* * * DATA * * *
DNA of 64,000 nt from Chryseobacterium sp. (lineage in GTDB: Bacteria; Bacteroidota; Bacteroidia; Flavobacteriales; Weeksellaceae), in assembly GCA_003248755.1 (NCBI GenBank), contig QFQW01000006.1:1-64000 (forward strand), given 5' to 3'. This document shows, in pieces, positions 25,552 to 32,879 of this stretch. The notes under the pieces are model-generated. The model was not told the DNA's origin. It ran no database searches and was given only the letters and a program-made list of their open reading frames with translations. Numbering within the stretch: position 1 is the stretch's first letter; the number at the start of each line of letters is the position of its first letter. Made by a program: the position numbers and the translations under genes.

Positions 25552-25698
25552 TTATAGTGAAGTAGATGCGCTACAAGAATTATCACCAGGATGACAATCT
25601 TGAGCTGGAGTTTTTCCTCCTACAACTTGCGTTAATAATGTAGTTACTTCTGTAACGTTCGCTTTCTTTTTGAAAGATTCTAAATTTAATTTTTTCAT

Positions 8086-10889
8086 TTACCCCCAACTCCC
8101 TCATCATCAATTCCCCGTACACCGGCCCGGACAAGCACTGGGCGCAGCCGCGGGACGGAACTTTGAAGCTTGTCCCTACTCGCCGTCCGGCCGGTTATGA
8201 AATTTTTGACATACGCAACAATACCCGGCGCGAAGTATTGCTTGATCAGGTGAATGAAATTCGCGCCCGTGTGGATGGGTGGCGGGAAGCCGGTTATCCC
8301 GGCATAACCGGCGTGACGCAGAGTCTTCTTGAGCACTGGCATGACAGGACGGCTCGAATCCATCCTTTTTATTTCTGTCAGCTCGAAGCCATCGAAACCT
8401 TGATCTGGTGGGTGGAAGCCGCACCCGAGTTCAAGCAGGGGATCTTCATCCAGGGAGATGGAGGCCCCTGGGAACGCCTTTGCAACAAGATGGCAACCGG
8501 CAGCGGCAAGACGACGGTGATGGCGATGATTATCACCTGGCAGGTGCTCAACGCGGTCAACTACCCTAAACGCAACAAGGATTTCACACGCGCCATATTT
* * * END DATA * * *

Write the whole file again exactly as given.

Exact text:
DNA of 64,000 nt from Chryseobacterium sp. (lineage in GTDB: Bacteria; Bacteroidota; Bacteroidia; Flavobacteriales; Weeksellaceae), in assembly GCA_003248755.1 (NCBI GenBank), contig QFQW01000006.1:1-64000 (forward strand), given 5' to 3'. This document shows, in pieces, positions 25,552 to 32,879 of this stretch. The notes under the pieces are model-generated. The model was not told the DNA's origin. It ran no database searches and was given only the letters and a program-made list of their open reading frames with translations. Numbering within the stretch: position 1 is the stretch's first letter; the number at the start of each line of letters is the position of its first letter. Made by a program: the position numbers and the translations under genes.

Positions 25552-25698
25552 TTATAGTGAAGTAGATGCGCTACAAGAATTATCACCAGGATGACAATCT
25601 TGAGCTGGAGTTTTTCCTCCTACAACTTGCGTTAATAATGTAGTTACTTCTGTAACGTTCGCTTTCTTTTTGAAAGATTCTAAATTTAATTTTTTCAT

Positions 8086-10889
8086 TTACCCCCAACTCCC
8101 TCATCATCAATTCCCCGTACACCGGCCCGGACAAGCACTGGGCGCAGCCGCGGGACGGAACTTTGAAGCTTGTCCCTACTCGCCGTCCGGCCGGTTATGA
8201 AATTTTTGACATACGCAACAATACCCGGCGCGAAGTATTGCTTGATCAGGTGAATGAAATTCGCGCCCGTGTGGATGGGTGGCGGGAAGCCGGTTATCCC
8301 GGCATAACCGGCGTGACGCAGAGTCTTCTTGAGCACTGGCATGACAGGACGGCTCGAATCCATCCTTTTTATTTCTGTCAGCTCGAAGCCATCGAAACCT
8401 TGATCTGGTGGGTGGAAGCCGCACCCGAGTTCAAGCAGGGGATCTTCATCCAGGGAGATGGAGGCCCCTGGGAACGCCTTTGCAACAAGATGGCAACCGG
8501 CAGCGGCAAGACGACGGTGATGGCGATGATTATCACCTGGCAGGTGCTCAACGCGGTCAACTACCCTAAACGCAACAAGGATTTCACACGCGCCATATTT